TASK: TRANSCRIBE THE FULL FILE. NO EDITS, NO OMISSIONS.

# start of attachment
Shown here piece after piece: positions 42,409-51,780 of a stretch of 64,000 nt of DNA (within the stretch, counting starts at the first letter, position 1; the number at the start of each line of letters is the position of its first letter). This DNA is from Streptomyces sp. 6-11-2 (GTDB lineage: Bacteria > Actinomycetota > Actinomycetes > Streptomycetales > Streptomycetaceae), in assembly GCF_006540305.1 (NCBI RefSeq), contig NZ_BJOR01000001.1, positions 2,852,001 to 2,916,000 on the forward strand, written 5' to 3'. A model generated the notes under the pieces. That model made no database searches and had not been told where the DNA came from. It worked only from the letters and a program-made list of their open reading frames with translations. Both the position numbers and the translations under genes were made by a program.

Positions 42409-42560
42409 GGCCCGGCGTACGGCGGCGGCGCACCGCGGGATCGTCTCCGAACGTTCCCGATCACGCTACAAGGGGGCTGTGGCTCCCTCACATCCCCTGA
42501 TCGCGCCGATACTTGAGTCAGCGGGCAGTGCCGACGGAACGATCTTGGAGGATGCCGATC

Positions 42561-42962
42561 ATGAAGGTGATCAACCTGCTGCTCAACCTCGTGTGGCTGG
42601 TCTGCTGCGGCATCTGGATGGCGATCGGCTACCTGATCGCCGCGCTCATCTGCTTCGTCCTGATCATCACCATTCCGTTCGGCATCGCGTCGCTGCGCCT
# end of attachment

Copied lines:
Shown here piece after piece: positions 42,409-51,780 of a stretch of 64,000 nt of DNA (within the stretch, counting starts at the first letter, position 1; the number at the start of each line of letters is the position of its first letter). This DNA is from Streptomyces sp. 6-11-2 (GTDB lineage: Bacteria > Actinomycetota > Actinomycetes > Streptomycetales > Streptomycetaceae), in assembly GCF_006540305.1 (NCBI RefSeq), contig NZ_BJOR01000001.1, positions 2,852,001 to 2,916,000 on the forward strand, written 5' to 3'. A model generated the notes under the pieces. That model made no database searches and had not been told where the DNA came from. It worked only from the letters and a program-made list of their open reading frames with translations. Both the position numbers and the translations under genes were made by a program.

Positions 42409-42560
42409 GGCCCGGCGTACGGCGGCGGCGCACCGCGGGATCGTCTCCGAACGTTCCCGATCACGCTACAAGGGGGCTGTGGCTCCCTCACATCCCCTGA
42501 TCGCGCCGATACTTGAGTCAGCGGGCAGTGCCGACGGAACGATCTTGGAGGATGCCGATC

Positions 42561-42962
42561 ATGAAGGTGATCAACCTGCTGCTCAACCTCGTGTGGCTGG
42601 TCTGCTGCGGCATCTGGATGGCGATCGGCTACCTGATCGCCGCGCTCATCTGCTTCGTCCTGATCATCACCATTCCGTTCGGCATCGCGTCGCTGCGCCT